Indian economy to contract by 12.6% in Q2, need 1991 like reforms: NCAER


The National Council for Applied Economic Research (NCAER) has projected the economy to contract 12.6% during the current fiscal, a massive 14.4 percentage point downgrade from the 1.2% growth estimated in June.

Growth would remain negative throughout the fiscal, the think tank said in its Quarterly Review of the Economy report for the July-September quarter, released on Friday.

The second quarter would see a 12.7% contraction followed by -8.6% and -6.2% for the third and fourth quarter respectively, the report said.

Highlighting the uncertainty of a longer term outlook it said, “The key question is how the economy will perform thereafter. References to V-shaped recovery etc. obfuscate more than they reveal.”

In the medium-long term, India’s growth was unlikely to reach the peak output levels seen in the previous fiscal till the end of 2022-23, it said, noting this was under the ‘optimistic’ assumption of 7% growth in FY22.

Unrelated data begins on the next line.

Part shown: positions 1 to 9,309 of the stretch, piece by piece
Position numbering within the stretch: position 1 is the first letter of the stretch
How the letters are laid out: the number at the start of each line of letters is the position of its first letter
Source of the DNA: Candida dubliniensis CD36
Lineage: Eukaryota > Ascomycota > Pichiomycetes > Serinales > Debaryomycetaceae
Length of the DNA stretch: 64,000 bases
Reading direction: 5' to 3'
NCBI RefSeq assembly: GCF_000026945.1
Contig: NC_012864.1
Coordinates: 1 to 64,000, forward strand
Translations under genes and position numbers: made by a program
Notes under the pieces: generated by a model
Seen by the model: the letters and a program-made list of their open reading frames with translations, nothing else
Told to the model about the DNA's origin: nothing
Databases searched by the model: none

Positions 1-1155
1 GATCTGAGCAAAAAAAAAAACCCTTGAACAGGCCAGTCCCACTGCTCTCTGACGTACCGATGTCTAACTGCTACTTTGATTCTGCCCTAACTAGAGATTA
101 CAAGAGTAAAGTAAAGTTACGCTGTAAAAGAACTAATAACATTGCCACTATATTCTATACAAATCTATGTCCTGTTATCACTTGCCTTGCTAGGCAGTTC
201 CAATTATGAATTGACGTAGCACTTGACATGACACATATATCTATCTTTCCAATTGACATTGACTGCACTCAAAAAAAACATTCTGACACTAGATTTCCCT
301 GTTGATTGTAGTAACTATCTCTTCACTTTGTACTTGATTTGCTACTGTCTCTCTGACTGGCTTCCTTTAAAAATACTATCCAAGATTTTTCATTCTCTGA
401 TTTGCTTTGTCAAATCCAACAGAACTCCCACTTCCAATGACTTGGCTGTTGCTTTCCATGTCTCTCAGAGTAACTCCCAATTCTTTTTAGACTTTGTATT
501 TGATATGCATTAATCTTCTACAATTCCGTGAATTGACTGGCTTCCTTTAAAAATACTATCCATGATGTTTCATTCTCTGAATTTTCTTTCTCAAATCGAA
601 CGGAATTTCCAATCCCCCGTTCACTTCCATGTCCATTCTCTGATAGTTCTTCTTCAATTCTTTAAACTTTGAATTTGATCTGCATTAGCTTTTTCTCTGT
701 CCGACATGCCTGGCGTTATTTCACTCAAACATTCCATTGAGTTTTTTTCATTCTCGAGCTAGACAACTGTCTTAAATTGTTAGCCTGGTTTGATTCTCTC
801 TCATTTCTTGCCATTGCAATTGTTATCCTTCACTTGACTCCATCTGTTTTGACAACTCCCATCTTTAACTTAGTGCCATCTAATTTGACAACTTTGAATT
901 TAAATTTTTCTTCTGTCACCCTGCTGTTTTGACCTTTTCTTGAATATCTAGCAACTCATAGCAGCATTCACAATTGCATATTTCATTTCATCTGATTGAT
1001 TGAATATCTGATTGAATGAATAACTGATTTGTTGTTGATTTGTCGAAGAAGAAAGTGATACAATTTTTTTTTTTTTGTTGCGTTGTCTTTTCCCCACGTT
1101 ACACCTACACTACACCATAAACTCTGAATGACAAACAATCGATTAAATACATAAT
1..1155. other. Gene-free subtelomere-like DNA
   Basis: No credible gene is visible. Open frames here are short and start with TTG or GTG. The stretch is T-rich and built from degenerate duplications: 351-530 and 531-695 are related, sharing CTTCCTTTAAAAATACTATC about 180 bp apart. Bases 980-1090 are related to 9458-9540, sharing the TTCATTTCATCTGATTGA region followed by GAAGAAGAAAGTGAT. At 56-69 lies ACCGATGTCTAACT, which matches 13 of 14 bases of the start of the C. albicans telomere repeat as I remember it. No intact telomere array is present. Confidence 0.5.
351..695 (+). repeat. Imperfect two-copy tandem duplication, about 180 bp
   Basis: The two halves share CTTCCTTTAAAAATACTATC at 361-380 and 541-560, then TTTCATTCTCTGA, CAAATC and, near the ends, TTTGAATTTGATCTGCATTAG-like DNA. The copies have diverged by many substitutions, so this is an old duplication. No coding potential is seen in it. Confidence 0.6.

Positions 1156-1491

“A more likely scenario is that after getting back to its previous peak output level by 2022-23 the economy will settle back to its pre-pandemic growth path of 5.8 per cent,” NCAER said.

The report pegged inflation for the second quarter at 6.6% and only a percentage point lower at 6.5% for the fiscal year, both beyond the Reserve Bank of India’s (RBI) tolerance band of 2-6%.

Coupled with the steep contraction in growth, this made the conventional approach to monetary and fiscal policy inadequate to deal with the crisis.

On the fiscal side, it estimated the combined fiscal deficit at 13% of gross domestic product (GDP) along with a total public sector borrowing requirement of 14-15% of GDP.

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This in turn put pressure on the RBI, which has to enable markets to absorb this massive borrowing requirement while avoiding a spike in bond yields.

“It seems inevitable that at least a part of this borrowing will have to be monetised to avoid excessive pressure and crowding out in the financial markets,” the report said.

This called for wide ranging reforms that were “no less ambitious than the reforms of 1991”. The government should focus on maintaining the stability of the financial sector through stronger supervision of banks and financial institutions.

It also recommended resolution of non-performing assets through the creation of a bad bank, partial disinvestment and governance reforms in public banks and more effective incentives to induce lending to micro, small and medium enterprises.





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